My hypothesis is that progressives, conservatives, and libertarians view politics along three different axes. For progressives, the main axis has oppressors at one end and the oppressed at the other. For conservatives, the main axis has civilization at one end and barbarism at the other. For libertarians, the main axis has coercion at one end and free choice at the other.
I used to think I was good with:
- Progressive: Protect the weak.
- Conservative: Maintain what's good.
- Libertarian: Don't coerce folks.
However, Kling address the fundamental core better:
- Progressive: Oppressed/Oppressing
- this is a far better framing than just "weak"
- Conservative: Civilized/Barbaric
- this is so much more accurate than mine in terms of how folks actually think. It also properly places reactionaries as arch-conservatives.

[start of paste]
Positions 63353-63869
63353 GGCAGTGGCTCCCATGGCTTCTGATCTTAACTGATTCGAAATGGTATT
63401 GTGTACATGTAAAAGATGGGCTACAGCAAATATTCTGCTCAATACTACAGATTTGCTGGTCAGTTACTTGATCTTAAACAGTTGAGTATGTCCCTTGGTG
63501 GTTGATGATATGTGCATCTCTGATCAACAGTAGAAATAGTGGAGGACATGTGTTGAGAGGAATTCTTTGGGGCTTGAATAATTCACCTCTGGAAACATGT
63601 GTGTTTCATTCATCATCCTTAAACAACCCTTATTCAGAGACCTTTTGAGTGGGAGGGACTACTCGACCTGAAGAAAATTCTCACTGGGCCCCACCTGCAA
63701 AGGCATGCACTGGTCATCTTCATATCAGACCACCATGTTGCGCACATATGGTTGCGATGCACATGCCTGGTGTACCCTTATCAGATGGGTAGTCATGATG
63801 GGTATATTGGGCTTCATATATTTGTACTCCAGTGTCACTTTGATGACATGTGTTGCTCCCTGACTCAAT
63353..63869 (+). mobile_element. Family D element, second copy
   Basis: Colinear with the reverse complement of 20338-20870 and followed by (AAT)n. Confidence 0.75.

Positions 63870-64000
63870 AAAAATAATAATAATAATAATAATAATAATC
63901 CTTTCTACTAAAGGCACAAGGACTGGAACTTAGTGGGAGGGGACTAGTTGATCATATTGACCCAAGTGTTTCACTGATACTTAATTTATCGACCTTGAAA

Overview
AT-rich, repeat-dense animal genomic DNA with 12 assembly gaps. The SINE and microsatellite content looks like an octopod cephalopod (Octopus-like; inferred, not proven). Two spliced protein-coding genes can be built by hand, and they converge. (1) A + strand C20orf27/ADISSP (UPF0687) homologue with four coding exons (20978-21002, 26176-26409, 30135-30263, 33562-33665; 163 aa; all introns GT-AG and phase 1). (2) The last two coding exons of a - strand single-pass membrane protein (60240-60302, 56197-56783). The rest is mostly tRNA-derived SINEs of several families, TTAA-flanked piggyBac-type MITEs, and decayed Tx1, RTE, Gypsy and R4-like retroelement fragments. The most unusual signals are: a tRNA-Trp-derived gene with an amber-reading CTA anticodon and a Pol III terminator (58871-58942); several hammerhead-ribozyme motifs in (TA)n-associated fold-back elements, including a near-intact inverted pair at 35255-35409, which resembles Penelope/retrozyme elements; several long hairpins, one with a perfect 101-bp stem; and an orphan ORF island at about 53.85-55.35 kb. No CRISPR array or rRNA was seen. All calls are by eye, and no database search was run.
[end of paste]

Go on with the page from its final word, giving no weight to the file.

- Libertarian: Free/Coerced
- this has been solid for years
But then, he also addresses how one ought to respond to this, not just tactically but epistemically:
When arguing with a progressive, start by saying, “It is sometimes appropriate to view particular classes of people as oppressors and other classes as oppressed.”
When arguing with a conservative, start by saying, “It is sometimes appropriate to view particular practices as barbaric and to view tradition and authority as protecting civilization.”
When arguing with a libertarian, start by saying, “It is sometimes appropriate to view particular policies as coercion.”RTWT